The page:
Springtime for California Condors means egg season. For a mating pair of the enormous, vulture-like birds, this means picking out a nest site, laying a single, enormous egg and taking turns to incubate it. For Kelli Walker, the head of the Oregon Zoo’s condor breeding program, egg season is a little more complicated.
“Today we had to pull an egg out of the nest room,” Walker said. “We have to wait until the male and female are out of the nest to pull that egg out, so we were literally standing in a frigid cold barn for an hour.”
Waiting for the parents to leave the nest is only the first step—once the enormous birds are distracted by food, Walker must quickly swap out the egg for a decoy using cleverly-placed egg doors built into the walls. Once in Walker’s expert hands, the newly kidnapped egg is spirited away to a top-notch incubation room, where Walker and her colleagues can safely monitor the developing embryo.
After years of practice, the routine is perfected almost to a science, but it begs the question: why so much effort for an egg? The answer, Walker said, boils down to conservation.
California Condors, the species that Walker has spent so much time caring for, are critically endangered. Even with the best efforts of conservationists such as Walker, there are just over four hundred such condors in the wild today. As small as that number may seem, the situation for these birds was once much, much worse.
Rewind back to the spring of 1987, the situation for condors was bleak—the species was all but extinct in the wild, with only 27 captive condors left in the world. The mass dying-off of condors was due almost exclusively to human incursions into nature, with overhunting and lead poisoning decimating native populations.
Faced with the reality of extinction in the wild, conservationists and wildlife biologists hatched a bold plan—they would attempt to breed California Condors in captivity, reintroducing the offspring back into the wild. Three breeding programs cropped up over the next several decades, most in various parts of California. Then, in the early 2000s, a breeding program opened in the Portland area at the Oregon Zoo. It was the fourth of its kind in the world.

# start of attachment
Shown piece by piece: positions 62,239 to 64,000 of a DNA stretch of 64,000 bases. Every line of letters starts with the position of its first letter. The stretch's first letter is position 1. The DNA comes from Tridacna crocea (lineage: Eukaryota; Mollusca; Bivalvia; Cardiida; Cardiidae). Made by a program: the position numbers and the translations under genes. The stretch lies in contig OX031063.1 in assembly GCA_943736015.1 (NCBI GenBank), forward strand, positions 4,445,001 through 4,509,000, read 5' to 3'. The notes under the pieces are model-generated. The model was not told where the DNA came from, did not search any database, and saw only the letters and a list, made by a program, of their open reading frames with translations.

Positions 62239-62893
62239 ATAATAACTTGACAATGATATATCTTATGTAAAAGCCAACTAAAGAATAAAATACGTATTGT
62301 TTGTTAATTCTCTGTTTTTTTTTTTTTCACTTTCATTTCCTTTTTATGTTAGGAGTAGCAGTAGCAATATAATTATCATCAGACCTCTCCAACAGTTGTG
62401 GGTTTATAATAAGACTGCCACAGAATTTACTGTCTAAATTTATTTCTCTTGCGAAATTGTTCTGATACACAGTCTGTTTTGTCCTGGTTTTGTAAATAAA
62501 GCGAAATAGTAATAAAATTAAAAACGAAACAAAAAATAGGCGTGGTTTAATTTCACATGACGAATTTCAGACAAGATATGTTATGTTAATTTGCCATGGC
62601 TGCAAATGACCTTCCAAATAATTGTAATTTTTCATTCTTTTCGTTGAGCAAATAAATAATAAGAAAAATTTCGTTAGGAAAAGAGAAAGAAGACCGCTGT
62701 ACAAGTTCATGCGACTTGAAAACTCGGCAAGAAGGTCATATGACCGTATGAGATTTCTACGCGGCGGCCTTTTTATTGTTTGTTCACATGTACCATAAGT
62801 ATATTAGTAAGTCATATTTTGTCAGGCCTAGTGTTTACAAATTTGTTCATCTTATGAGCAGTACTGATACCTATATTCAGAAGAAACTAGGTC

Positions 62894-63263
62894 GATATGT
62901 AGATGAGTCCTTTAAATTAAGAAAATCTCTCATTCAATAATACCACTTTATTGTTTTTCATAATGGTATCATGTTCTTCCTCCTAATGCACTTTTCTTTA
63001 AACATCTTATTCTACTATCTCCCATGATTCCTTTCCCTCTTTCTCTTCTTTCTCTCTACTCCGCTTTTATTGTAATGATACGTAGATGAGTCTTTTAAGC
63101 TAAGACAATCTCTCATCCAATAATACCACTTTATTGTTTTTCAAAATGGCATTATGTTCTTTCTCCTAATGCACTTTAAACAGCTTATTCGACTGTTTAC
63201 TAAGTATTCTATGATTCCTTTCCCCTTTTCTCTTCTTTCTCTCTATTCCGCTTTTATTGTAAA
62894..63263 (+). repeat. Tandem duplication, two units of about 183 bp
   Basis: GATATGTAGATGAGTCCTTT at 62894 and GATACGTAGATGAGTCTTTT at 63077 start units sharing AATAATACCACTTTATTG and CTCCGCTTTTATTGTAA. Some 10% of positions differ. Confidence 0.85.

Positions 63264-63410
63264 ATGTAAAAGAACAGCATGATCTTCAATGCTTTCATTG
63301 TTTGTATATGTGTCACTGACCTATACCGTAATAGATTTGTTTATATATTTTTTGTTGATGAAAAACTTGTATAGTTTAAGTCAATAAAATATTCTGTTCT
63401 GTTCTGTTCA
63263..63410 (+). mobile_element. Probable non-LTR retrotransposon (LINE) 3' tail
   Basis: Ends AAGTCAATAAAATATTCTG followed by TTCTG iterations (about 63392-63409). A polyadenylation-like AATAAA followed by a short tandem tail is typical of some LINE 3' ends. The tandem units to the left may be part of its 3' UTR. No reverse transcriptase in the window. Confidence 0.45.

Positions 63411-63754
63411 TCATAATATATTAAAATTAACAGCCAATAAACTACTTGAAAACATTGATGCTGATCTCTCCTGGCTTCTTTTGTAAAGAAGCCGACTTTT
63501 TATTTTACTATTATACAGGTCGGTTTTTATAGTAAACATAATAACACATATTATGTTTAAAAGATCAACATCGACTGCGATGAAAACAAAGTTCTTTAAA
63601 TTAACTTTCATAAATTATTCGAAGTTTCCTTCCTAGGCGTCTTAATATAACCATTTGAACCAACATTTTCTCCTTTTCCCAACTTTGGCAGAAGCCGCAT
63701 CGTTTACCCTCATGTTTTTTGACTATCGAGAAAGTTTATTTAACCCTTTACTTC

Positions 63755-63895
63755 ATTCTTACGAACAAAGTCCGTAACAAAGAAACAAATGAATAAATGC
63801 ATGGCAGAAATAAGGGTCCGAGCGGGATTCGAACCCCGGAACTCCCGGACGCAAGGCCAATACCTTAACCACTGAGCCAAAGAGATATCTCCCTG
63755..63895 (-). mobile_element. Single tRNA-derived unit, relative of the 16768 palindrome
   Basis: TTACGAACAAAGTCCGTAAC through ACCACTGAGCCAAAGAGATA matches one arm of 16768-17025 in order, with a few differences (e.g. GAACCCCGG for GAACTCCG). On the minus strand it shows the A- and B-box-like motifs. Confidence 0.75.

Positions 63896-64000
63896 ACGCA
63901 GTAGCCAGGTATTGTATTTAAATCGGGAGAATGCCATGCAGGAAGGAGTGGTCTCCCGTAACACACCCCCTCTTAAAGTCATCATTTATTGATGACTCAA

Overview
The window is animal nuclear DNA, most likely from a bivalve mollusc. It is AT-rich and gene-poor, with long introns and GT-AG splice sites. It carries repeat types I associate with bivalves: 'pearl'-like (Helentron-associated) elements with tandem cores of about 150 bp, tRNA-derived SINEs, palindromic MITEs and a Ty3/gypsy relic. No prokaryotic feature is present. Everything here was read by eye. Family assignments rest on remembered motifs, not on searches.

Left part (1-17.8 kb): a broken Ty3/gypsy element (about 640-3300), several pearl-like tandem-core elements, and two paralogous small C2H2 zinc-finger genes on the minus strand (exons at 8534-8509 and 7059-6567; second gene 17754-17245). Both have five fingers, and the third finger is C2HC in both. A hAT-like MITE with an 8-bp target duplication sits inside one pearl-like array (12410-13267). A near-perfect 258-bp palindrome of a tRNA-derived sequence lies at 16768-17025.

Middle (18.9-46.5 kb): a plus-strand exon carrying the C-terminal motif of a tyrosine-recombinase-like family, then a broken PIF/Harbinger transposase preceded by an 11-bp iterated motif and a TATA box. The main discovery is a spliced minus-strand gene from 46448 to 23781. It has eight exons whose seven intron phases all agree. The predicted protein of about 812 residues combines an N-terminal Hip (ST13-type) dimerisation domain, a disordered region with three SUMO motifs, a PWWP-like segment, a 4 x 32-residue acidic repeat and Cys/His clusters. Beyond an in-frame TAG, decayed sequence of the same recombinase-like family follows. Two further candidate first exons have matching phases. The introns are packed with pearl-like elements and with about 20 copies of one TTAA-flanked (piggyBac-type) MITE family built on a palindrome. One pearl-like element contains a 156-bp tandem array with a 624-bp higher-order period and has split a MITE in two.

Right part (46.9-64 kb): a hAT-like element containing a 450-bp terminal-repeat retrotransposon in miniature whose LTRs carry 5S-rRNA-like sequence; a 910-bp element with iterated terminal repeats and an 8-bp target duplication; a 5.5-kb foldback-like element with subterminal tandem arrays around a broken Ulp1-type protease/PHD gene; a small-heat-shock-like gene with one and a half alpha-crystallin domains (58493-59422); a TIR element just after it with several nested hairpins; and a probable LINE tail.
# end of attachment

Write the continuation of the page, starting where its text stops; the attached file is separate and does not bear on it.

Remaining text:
Walker said she joined at the beginning of the Oregon Zoo’s program.
“I started in 2004, when we got our first egg,” Walker said. “I’ve been here since then.” Walker—who had prior experience with the Audubon Society and pursued a higher education in conservation science—said that California Condors were unique.
“Condors are not like any other bird species I’ve ever worked with,” Walker said. “They’re more like when I’ve worked with primates.”
Walker described them as akin to chimps with feathers, noting the similarities in their intelligence and their complicated, rigidly enforced social structure.
Condors also stand out for their appearance. The carrion-eating birds resemble vultures, but are much, much larger—a full-grown adult has a wingspan of up to nine feet. The enormous birds also mate for life, producing only one egg every year or sometimes every other year.
Because of their slow-breeding nature, much of condor conservation is just a game of matchmaking. Since every condor alive today is descended from the twenty-seven condors alive in 1987, breeders like Walker must be extremely careful to maintain genetic diversity when setting up condor couples.
“All of our pairs are put together by a geneticist,” Walker said. Since they mate for life, pairs are rarely broken up, except for in rare instances that they fight to the point of becoming a danger to each other.
“They can cause a huge amount of damage in a very short time,” Walker explained of couples fighting. “We have had to break a couple up…we basically divorce them.”
Thankfully, situations like this are exceedingly rare.
Due to the slow-breeding nature of pairs once they’ve been coupled, the work of repopulating condors has been slow, but also largely successful. For Walker, the hardest part of the job comes after her charges have left her care.
“We see them from an embryo and an egg, and watch them grow up for a year and half and then release them into the wild,” Walker said. “A big part of them die of lead poisoning from ammunition…you put all this time and energy and effort into them, and then you get an email [that they’ve died].”
Despite these challenges and the enormous amount of care and effort required, the condor conservation effort at the Oregon Zoo continues on—egg season has come again and Walker, as always, is ready.